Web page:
Mapped: The State of Democracy Around the World
Only 8% of the world’s population actually lives in a full, functioning democracy, according to the Economist Intelligence Unit (EIU).
Meanwhile, another 37% of people live in some type of “flawed democracy”, while 55% of the world does not live in democracy at all, based on the EIU’s latest Democracy Index Report.
Events such as the war in Ukraine and restrictive, long-lasting COVID-19 measures, have caused numerous declines to country democracy scores in recent years. Since the source report first began tracking scores in 2006, the global average has fallen from 5.52 to 5.29.
The EIU measures democracy by assessing 60 indicators across five key categories:
- Electoral process and pluralism
- Political culture
- Political participation
- Functioning of government
- Civil liberties
Each category has a rank of 0-10 based on how the indicators fared, and the overall democracy score is an average of each of the five categories. For example, here’s a look at the U.S.’ scoring out of 10 in each of the overall categories in 2022:
|Electoral process and pluralism||Functioning of government||Political participation||Political culture||Civil liberties|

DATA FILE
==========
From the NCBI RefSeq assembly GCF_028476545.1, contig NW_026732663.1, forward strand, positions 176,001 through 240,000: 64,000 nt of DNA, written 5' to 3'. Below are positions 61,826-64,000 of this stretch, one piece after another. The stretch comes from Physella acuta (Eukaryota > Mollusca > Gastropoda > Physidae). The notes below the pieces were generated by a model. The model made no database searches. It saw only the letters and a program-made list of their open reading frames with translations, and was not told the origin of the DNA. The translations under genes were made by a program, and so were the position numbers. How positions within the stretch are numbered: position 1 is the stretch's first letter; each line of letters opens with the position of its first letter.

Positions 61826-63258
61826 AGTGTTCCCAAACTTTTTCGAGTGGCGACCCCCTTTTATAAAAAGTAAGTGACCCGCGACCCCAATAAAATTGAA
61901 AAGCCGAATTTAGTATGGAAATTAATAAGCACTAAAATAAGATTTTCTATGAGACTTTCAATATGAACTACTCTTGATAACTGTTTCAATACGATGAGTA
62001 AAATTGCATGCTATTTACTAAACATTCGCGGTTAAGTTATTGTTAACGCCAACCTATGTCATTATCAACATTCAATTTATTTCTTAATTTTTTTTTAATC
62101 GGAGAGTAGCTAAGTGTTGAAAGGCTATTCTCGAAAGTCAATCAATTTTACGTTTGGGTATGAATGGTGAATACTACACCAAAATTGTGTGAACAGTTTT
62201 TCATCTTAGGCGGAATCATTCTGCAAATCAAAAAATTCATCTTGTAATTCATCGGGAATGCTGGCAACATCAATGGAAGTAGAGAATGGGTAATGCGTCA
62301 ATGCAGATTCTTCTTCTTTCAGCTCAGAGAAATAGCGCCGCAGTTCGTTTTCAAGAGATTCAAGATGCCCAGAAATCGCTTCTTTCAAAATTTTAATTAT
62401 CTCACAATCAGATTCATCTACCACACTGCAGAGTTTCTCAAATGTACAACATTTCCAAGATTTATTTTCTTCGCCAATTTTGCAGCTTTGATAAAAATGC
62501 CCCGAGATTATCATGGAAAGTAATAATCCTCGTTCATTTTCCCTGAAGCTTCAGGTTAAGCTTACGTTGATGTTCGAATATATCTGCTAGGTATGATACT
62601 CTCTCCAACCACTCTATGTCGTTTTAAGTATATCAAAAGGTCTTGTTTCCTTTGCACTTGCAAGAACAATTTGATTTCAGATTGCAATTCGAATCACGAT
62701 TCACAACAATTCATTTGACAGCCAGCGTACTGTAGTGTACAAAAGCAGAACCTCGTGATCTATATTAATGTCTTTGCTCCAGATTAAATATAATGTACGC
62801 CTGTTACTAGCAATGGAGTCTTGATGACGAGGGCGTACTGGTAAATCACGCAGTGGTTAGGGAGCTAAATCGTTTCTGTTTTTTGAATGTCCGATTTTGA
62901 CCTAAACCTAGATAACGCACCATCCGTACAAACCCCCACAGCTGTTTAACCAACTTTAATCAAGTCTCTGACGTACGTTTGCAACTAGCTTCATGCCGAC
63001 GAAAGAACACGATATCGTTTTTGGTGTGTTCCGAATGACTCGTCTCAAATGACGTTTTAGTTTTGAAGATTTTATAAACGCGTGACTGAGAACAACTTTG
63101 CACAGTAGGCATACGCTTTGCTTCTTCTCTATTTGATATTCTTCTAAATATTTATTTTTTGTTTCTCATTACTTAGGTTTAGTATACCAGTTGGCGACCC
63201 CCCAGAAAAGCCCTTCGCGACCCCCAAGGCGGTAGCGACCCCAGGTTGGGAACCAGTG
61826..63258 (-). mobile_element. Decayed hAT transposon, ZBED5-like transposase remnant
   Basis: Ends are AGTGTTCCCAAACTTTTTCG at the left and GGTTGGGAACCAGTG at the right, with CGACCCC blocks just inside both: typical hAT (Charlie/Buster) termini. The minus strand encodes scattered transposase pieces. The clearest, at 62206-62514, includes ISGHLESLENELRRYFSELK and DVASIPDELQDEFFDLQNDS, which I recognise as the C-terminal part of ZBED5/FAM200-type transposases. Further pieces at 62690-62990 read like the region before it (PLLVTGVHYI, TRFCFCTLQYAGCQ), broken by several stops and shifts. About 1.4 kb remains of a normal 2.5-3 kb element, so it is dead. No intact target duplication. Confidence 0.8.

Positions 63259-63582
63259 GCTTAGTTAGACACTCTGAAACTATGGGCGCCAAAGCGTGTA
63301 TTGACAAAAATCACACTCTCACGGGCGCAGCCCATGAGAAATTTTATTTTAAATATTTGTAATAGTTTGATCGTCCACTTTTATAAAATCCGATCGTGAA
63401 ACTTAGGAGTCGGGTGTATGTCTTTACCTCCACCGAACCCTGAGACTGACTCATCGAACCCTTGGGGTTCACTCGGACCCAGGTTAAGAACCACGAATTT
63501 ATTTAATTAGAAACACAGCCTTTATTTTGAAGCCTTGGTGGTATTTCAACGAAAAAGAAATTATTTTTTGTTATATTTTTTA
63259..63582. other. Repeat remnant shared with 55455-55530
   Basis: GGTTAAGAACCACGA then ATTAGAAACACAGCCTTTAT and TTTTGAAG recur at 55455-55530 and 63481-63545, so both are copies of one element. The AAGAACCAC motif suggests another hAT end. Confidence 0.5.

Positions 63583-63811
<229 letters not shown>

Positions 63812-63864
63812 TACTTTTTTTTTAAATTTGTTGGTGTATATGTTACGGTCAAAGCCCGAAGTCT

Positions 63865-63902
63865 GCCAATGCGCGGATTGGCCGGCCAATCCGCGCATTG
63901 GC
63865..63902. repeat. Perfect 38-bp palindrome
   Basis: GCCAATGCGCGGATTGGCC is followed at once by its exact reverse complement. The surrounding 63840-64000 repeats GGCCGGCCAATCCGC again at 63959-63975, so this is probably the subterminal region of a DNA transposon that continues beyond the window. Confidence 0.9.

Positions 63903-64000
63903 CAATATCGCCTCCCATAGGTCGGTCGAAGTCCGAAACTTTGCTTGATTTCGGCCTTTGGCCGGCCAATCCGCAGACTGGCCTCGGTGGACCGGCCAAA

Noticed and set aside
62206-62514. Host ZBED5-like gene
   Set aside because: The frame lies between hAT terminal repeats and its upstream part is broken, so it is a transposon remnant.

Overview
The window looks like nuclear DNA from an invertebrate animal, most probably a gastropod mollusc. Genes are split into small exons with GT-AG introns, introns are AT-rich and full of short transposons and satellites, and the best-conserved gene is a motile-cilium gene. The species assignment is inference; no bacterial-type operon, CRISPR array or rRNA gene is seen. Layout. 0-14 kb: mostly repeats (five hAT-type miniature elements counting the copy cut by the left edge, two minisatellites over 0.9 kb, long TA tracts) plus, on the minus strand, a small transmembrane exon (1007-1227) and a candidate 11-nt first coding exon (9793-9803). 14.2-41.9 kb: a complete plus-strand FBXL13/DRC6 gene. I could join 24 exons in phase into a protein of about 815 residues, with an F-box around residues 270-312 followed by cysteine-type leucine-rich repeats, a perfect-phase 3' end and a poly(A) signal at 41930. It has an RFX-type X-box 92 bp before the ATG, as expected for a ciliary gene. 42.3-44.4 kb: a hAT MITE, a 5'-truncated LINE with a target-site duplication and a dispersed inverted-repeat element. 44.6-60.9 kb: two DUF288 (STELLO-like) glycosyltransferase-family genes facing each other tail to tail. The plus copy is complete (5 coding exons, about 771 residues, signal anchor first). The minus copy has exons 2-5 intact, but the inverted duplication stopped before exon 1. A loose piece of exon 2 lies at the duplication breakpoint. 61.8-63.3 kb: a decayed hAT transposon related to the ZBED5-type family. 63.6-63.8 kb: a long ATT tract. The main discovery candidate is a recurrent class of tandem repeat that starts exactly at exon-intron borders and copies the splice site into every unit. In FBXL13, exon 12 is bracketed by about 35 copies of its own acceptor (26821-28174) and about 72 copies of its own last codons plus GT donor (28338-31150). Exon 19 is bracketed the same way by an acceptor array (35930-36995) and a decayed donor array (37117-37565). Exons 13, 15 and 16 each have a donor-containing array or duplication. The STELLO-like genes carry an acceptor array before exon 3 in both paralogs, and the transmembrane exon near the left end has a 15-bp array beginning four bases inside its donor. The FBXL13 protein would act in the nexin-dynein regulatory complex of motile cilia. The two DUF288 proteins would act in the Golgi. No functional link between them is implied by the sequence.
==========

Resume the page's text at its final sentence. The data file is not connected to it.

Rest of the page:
🇺🇸 Total U.S. democracy score = 7.85 / 10
This score defines the U.S. as a flawed democracy and ranks it 30th overall in the world, down four spots from last year’s ranking. “Flawed” in this case simply means there are problems, ranging from poor political culture to governance issues, but flawed democracies are still considered to have free and fair elections, as well as civil liberties.
The World’s Democracies by Region
Below we map out the state of democracy across various regions around the world.
One of the best performers year-over-year was Chile, with its score increasing by nearly 0.3. The country moved out of the flawed democracy category last year, largely because of the shift towards constitutional reform alongside President Gabriel Boric moving towards the political center, reducing polarization.